Surrendering to the Season of my Heart

I’m currently reading this little gem of a book called Anam Cara by John O’Donohue. It’s a compilation of Celtic wisdom on the themes of friendship, solitude, love, and death.

One passage in particular really resonated with me. O’Donohue describes the Celts’ wonderful intuition for life; how they respect the circle of the seasons and understand that the rhythms in nature are also active in our own hearts.  How there is wisdom in surrendering to whatever season we find ourselves in.

I can definitely relate to finding myself in a season of the heart: without a doubt it feels as though I have been stuck in winter for some time. The last three years have largely been dominated by pain and loss. My mom passed away the day that my daughter turned eight months old. Her death unearthed a well of grief much deeper than I could have anticipated. (I write about this experience a bit in another post.)

I have no doubt that releasing this grief has healed me in ways I could never have expected, and I’m certainly grateful for the fruits of the painful passage. That being said, I’m more than ready to move on to the next season of my heart.

In January when I found out I was pregnant, I was elated. In an amazing twist of fate, my due date was the date of my mother’s passing. How beautiful, I thought. New life literally springing forth after a season of loss.

But then I miscarried. It is an understatement to say that I was devastated.

I thought, really universe, more grief and loss? I have tired of this landscape. I know my husband is beyond tired of this landscape. The whole experience has rattled me and made me question whether I can trust that “this too will pass.” What is next, I bitterly ask.

pexels-photo

CC license, photo courtesy of Pexels.

O’Donohue reminds us that nobody is immune from bleak times. He urges—be “exceedingly gentle with yourself.”  In Anam Cara, he describes the image of a field of corn in autumn:

When the wind catches the corn, it does not stand stiff and direct against the force of the wind; were it to do this, the wind would rip it sunder. No, the corn weaves with the wind, it bends low. And when the wind is gone, it weaves back and finds its own poise and balance again. (passage from Anam Cara by John O’Donohue.)

I may not like that I still find myself in winter, but for now I will do my best to surrender to it. When I am impatient, I will remind myself that ultimately it is a season. Seasons cannot be fought or battled, but simply weathered. Seasons are not personal. Yes, it may require bending and weaving with the wind for a bit, but the wind will eventually stop, and balance will return again.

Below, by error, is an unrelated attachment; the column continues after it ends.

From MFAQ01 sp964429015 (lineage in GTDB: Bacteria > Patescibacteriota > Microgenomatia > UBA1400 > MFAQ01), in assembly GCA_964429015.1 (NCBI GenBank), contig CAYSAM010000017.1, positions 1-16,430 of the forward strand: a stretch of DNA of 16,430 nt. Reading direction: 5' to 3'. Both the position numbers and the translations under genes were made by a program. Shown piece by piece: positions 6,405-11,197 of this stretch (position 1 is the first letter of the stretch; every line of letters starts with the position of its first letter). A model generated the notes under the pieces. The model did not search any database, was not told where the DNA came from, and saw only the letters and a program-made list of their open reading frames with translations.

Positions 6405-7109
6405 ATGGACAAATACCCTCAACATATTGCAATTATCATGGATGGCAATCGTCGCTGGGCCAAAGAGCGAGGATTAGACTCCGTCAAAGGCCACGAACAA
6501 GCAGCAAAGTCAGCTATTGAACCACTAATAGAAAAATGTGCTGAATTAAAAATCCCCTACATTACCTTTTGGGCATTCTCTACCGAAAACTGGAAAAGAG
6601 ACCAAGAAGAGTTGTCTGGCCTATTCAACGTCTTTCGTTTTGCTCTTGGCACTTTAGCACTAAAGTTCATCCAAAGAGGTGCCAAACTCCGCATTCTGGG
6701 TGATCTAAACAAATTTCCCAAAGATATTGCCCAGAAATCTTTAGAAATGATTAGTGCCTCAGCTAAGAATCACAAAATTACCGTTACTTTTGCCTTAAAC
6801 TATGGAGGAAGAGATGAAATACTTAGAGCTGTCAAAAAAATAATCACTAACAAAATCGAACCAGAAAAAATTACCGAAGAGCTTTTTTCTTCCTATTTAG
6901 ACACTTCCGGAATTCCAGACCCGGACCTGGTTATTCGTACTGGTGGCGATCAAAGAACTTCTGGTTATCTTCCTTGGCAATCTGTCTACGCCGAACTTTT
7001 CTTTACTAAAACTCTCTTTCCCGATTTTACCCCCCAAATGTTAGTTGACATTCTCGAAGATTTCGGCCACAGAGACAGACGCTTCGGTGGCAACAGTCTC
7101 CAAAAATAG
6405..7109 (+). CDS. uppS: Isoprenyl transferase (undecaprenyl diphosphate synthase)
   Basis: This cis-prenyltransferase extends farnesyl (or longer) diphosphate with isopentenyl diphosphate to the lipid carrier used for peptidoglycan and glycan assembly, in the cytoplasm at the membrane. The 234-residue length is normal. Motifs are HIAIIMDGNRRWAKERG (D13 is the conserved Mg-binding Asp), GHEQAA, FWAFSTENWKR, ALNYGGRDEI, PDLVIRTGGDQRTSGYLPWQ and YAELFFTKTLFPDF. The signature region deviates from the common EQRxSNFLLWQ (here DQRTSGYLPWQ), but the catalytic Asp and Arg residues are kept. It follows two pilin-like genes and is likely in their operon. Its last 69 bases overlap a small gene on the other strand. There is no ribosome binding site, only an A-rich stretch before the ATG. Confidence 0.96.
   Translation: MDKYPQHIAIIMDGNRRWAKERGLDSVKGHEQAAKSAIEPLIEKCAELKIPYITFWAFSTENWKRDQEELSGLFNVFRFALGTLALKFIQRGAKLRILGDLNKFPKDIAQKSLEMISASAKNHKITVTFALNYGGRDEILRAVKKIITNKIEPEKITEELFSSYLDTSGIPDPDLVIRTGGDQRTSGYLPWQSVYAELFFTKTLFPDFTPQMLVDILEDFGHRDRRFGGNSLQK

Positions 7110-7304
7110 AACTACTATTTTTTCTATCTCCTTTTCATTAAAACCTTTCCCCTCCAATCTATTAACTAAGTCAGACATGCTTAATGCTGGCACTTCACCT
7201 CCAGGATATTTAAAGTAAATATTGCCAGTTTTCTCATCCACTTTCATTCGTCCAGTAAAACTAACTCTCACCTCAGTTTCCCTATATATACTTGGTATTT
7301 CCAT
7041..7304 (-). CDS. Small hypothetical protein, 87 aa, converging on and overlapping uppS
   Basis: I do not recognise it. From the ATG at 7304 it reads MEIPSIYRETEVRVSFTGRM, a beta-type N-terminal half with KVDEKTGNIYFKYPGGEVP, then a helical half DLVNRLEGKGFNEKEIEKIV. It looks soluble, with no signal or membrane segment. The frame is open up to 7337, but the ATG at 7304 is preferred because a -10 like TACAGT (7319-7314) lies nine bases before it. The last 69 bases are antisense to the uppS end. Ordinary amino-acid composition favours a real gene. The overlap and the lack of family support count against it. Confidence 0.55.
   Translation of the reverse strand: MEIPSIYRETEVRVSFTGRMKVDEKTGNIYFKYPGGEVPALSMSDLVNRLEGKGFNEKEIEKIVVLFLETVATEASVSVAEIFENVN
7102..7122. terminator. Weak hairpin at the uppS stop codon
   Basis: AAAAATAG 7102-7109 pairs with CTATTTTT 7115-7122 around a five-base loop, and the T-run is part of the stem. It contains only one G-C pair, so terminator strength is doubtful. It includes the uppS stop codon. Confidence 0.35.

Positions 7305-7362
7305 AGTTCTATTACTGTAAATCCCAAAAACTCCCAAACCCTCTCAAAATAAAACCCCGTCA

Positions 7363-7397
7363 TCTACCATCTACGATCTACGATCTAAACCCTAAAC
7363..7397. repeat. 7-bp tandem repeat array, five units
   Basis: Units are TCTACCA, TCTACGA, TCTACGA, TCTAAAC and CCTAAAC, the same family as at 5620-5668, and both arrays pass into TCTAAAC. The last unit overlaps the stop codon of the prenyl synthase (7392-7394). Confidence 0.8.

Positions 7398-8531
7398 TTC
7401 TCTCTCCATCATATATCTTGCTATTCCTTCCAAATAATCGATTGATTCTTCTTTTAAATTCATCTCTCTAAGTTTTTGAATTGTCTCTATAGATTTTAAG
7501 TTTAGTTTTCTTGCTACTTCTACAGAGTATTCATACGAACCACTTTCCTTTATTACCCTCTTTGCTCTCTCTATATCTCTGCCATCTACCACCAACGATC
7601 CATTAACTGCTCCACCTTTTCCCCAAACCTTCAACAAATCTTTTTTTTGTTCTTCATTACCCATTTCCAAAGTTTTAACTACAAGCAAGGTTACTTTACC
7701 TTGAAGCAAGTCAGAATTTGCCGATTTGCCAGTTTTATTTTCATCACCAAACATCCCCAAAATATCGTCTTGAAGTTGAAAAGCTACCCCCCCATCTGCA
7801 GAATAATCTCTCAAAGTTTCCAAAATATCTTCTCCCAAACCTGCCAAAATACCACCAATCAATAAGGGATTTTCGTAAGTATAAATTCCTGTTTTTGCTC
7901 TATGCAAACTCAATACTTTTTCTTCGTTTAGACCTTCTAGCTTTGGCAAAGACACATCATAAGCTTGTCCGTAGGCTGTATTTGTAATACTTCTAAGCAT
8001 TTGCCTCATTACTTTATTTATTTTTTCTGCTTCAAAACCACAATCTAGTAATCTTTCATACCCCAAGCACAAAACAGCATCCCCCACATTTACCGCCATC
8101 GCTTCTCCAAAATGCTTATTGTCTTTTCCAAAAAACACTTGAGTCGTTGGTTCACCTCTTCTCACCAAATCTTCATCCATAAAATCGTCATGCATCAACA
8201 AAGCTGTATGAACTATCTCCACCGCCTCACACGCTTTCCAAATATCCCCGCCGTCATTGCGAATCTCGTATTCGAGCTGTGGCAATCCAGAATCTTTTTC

Plus, after winter comes spring. I will hold onto the faith that sometime soon, when the time is right, the ag borradh will appear: the Gaelic term for “quivering life to break forth.”

You may also enjoy An Ocean of Tears Larger than the Four Oceans.

 

 

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Five Things Nobody Tells You About Miscarriage

I know what you are thinking: a listicle about miscarriage?  Yes. Because if you are going to write a dark humor piece on miscarriage, it pretty much demands a listicle format.

One in three pregnancies folks. And nobody talks about it. Ready for some truth-telling?

Quick disclaimer: I ended up not having a medical intervention so my experience might be a little different than those who do have a procedure.  You may now continue with the saddest post ever.

  1. You will suddenly be Chubby McChubbykins and have no clothes to wear and hell no you aren’t putting on those maternity pants.
  2. Whee, it is fun to shop at Target while having a miscarriage! Photo from Target.com

    You will literally be walking around Target while having a miscarriage. It turns out that if you don’t have a medical procedure you will instead experience the world’s longest, saddest period. Expelling the products of conception is process, not a single event. So, you will find yourself in Target, trying to determine the cheapest paper towels that retain that handy perforation feature, and it will hit you: Hello fellow shoppers, I am standing in Target while having a miscarriage. You might shed some tears. Let’s hope the lady next to you thinks you are just really torn-up over these paper towel prices. (See what I did there?)

  3. You have to take a freaking pregnancy test. To confirm that you are no longer pregnant. AS IF YOU DON’T ALREADY KNOW. This is officially the worst pregnancy test you have ever taken.
  4. You can’t have sex for a while because you have to make sure your cervix is freaking closed. Trust me, this won’t be a problem. You won’t be ready for a trip to funky town for a while. Your body physiologically is like, whoa, what just happened. I was pregnant, now I’m not pregnant. I can’t keep up. In the meantime, I’ll just sit over here and knit while watching some funny cat videos. (Note: I did not actually knit while watching cat videos. But now that I write this, it sounds rather pleasant to my non-sexy-time self.)